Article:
• land: between 9% and 12% (depending on the buyer).

If the parties do not apportion the purchase price to the different assets in proportion to their values, the registration tax is applied to the entire purchase price at the highest rate of those applicable to the assets.

It should be noted that the tax authorities may assess the value attributed by the parties to real estate and goodwill, with the consequent risk of application of higher taxes.

Share deal and asset deal: risks and responsibilities towards third parties

In the purchase of shares or quotas (‘share deal‘), the purchaser bears, indirectly, all the risks relating to the previous management of the company.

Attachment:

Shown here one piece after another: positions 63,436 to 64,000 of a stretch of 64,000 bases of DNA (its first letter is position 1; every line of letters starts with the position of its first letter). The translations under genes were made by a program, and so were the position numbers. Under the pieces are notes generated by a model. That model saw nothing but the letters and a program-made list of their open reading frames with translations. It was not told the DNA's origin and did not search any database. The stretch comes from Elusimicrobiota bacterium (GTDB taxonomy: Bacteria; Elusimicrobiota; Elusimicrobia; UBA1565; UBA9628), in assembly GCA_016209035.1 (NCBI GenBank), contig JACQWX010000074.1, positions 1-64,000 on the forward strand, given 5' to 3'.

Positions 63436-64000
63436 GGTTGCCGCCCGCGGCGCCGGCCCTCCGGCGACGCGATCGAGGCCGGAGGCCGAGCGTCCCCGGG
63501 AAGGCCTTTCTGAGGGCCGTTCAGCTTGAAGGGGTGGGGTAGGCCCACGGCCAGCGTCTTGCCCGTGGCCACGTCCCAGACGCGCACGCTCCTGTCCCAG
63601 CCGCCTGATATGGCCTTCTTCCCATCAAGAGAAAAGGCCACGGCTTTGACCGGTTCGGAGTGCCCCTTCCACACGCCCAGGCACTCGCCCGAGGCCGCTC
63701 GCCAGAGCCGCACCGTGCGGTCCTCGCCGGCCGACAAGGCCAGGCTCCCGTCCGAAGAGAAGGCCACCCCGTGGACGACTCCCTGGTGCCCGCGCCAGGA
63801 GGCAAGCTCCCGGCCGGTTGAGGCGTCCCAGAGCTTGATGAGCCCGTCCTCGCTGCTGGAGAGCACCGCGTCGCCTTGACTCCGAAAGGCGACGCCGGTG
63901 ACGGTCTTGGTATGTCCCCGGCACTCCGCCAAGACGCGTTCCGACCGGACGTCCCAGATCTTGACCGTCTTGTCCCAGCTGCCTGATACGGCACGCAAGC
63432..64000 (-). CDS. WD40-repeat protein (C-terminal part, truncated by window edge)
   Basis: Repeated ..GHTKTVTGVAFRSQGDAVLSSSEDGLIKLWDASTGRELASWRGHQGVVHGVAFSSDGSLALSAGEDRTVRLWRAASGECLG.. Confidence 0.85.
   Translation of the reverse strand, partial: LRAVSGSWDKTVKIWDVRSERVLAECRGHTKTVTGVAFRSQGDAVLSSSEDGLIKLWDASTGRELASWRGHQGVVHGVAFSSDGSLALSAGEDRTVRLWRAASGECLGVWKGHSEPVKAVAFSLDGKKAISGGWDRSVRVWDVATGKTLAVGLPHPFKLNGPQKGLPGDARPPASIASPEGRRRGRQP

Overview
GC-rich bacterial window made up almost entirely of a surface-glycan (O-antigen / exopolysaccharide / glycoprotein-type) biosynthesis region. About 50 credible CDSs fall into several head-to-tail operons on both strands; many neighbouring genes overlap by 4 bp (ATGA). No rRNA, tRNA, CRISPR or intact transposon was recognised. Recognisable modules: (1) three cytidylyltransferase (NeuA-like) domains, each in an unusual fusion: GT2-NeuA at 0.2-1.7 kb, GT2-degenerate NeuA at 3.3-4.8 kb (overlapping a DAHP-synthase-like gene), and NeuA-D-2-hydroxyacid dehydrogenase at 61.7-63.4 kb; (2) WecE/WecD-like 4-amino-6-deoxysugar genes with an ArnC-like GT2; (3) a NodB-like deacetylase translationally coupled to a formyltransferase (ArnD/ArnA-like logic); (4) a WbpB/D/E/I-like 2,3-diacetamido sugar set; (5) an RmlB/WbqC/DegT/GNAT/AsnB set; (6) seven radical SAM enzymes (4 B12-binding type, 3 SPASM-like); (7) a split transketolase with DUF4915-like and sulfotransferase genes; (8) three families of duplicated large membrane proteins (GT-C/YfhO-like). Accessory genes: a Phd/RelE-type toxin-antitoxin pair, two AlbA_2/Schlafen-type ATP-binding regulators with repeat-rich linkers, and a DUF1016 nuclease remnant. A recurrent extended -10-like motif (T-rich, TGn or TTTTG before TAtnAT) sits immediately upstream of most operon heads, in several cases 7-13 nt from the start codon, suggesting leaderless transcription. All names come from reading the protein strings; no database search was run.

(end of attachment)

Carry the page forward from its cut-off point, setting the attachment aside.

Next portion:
In the purchase of business or business unit (‘asset deal‘), on the other hand, the parties can select which assets and liabilities will be transferred, hence establishing, among them, the risks that the buyer will bear.

However, there are some rules, which the parties cannot derogate from, relating to relationships with third parties, that have a significant impact on the risks for the seller and the buyer, and therefore on the negotiation of the purchase agreement. The main ones are as follows.

  • Employees: the employment relationship continues with the buyer of the business. The seller and the buyer are jointly and severally liable for all the employee’s rights and claims at the time of transfer (art. 2112 of the Italian Civil Code).